An initial open coding (Corbin, 2008) was carried out by the second author, with the intent of capturing the variety in participants’ responses to the interview questions. Over one hundred fine-grained codes were initially generated. Examples of open codes included “Electronic Arts [the game publisher] is an American company, so main character is American,” and “Germans just attack and yell; a very limited representation.” These codes were later consolidated and refined in consultation with the first author, and a formal codebook developed. The findings presented below are based on this codebook, which contains six codes tightly focused on the questions discussed above (see Table 2).
Number of occurrences
(out of 12 participants)
Participant knows about D-Day:
Participant makes detailed, accurate statements about D-Day and its significance.
MoHF is consistent with player’s existing (though perhaps limited) knowledge of WWII:
Participant declares that the content of MoHF is consistent with his or her existing knowledge of WWII.
MoHF promotes empathetic understanding:
Participant describes MoHF as providing a sense of what battle would be like for a soldier.
Focus of MoHF is entertainment:
Participant declares entertainment to be the focus of MoHF, with other considerations, esp. historical accuracy, being subordinate.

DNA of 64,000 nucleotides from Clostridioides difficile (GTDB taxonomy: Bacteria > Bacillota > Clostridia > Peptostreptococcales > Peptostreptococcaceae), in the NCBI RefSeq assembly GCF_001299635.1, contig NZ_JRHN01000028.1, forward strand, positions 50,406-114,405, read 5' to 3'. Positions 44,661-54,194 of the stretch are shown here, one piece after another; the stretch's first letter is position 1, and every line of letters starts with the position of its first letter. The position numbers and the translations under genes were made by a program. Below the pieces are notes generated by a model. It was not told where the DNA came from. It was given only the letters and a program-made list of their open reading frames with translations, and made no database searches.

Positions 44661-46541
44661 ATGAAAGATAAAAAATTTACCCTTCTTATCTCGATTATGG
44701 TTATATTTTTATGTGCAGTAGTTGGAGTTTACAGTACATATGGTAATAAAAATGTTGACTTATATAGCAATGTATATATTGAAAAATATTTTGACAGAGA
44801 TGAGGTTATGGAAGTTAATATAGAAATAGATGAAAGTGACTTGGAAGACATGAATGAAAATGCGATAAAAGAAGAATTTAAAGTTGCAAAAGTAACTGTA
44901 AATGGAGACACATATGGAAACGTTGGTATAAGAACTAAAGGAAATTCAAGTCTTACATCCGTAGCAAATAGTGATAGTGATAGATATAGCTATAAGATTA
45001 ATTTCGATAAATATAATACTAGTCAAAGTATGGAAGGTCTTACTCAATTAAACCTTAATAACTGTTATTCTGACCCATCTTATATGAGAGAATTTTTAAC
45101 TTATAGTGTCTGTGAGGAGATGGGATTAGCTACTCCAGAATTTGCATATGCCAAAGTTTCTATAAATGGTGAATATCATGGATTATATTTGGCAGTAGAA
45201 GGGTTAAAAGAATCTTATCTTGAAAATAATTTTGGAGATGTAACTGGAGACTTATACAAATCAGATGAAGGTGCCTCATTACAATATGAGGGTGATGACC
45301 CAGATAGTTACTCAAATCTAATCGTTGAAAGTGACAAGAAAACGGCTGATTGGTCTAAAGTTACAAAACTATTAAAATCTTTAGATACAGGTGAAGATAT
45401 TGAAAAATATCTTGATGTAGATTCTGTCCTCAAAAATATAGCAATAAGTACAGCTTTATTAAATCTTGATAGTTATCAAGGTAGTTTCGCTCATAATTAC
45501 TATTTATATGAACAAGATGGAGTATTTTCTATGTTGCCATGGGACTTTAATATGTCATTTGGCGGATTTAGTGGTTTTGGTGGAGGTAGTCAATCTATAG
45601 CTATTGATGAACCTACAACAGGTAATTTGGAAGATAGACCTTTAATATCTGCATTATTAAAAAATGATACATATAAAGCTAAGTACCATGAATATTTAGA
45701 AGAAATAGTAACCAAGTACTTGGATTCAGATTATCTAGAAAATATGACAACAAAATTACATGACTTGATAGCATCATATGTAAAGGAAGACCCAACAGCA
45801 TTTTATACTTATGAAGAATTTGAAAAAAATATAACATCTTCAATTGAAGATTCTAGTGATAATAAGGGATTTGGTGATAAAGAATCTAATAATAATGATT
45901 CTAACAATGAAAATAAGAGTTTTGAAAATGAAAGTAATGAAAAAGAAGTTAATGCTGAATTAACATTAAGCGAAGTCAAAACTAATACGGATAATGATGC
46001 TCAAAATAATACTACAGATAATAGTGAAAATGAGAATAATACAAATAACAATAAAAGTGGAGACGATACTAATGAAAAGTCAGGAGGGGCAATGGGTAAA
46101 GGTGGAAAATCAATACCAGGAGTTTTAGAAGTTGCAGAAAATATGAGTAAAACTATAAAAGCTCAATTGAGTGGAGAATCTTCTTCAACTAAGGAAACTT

Participant observes trade-offs between historical realism and the playability of the game:
Participant expresses detailed understanding of trade-offs between realism and fun in the design of the game.
Games less trustworthy than books or documentaries:
Participant declares historical videogames less trustworthy than other media, such as nonfiction books and documentaries.
Table 2: Coding categories for postgame interviews.
To test the explicitness of the codes in the codebook, several complete transcripts were coded independently by the two authors. The codebook was treated like a scorecard, with each code being applied in a binary fashion to the entire transcript. All discrepancies between the two sets of codes were discussed by the coders, and the code definitions refined to remove ambiguities. A reliability check was conducted with a subset of three transcripts. For five codes, the two coders achieved a Kappa of 1. For one code, Kappa was .33.
Question 1: How Did Participants View MoHF as a Source of Historical Knowledge?
One might expect participants’ appreciation of MoHF as a source of historical knowledge to be shaped by their prior knowledge of the events depicted in the D-Day level. Of the 12 participants (all high school graduates), 6 demonstrated knowledge of D-Day in their interviews, and 6 did not. It is worth mentioning that in the Playstation 2 version of MoHF that our participants played, the opening “cut scene” (introductory video) for the D-Day level does not explicitly declare that the battle is D-Day; however the date of the battle (June 6, 1944) is presented on screen, and the beach landing by infantry carrier vessels (highly similar to a scene from the film Saving Private Ryan) is depicted before the gameplay starts.
One may have expected students who recognized the D-Day scenario to express an improved understanding of the strategic disadvantages and dangers the allied soldiers faced in this vital battle of World War II. However, when asked if MoHF “taught you anything about history”, all participants initially responded “no” or “not really”. Participant 8 immediately generalized this to all videogames:
Interviewer: Does it [the game] teach you anything about history?
Participant 8 (“gamer”, “only high school history”): I don’t think games really teach you anything about history.